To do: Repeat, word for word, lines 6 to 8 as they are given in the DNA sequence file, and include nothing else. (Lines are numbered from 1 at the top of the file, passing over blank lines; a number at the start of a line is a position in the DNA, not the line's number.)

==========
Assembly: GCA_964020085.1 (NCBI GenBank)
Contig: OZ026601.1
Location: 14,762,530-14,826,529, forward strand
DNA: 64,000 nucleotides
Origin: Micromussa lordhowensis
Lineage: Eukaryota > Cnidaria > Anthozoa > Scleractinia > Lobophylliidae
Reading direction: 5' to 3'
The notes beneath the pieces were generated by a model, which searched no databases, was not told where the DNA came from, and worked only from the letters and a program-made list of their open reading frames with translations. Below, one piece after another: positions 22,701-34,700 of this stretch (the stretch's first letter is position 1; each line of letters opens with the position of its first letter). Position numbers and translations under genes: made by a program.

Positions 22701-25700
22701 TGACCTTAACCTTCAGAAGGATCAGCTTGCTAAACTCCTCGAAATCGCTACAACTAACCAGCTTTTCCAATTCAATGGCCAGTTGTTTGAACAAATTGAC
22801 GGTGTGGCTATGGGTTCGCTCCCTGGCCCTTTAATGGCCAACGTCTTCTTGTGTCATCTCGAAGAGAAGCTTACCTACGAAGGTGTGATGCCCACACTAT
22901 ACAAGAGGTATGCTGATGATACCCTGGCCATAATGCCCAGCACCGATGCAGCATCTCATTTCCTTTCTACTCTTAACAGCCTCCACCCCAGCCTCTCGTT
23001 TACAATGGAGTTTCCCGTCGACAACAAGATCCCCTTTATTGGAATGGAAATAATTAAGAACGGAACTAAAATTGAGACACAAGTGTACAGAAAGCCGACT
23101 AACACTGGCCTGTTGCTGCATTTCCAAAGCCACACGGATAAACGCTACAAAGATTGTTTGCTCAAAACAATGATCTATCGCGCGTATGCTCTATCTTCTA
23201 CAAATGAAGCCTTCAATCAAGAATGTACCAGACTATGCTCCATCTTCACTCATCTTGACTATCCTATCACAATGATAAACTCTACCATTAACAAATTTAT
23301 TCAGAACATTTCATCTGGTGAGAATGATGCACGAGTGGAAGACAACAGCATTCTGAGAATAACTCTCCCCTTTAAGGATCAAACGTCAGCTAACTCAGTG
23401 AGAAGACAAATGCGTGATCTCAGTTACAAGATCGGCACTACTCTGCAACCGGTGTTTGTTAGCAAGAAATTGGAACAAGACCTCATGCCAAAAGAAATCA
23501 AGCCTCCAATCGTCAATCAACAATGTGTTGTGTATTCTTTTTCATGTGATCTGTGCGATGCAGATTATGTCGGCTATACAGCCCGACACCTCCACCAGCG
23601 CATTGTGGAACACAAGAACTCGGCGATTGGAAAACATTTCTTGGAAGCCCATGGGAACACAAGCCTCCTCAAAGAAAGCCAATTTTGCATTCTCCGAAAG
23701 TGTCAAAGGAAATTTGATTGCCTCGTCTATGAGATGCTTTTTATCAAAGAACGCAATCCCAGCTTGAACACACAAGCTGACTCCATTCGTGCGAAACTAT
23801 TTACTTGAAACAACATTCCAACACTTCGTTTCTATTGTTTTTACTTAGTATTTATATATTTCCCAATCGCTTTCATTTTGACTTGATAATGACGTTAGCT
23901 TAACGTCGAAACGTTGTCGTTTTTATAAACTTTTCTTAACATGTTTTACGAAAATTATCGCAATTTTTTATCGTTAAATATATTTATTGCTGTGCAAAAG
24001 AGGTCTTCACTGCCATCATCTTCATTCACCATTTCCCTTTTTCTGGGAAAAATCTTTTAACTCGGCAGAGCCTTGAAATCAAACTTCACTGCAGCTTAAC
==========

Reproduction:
Lineage: Eukaryota > Cnidaria > Anthozoa > Scleractinia > Lobophylliidae
Reading direction: 5' to 3'
The notes beneath the pieces were generated by a model, which searched no databases, was not told where the DNA came from, and worked only from the letters and a program-made list of their open reading frames with translations. Below, one piece after another: positions 22,701-34,700 of this stretch (the stretch's first letter is position 1; each line of letters opens with the position of its first letter). Position numbers and translations under genes: made by a program.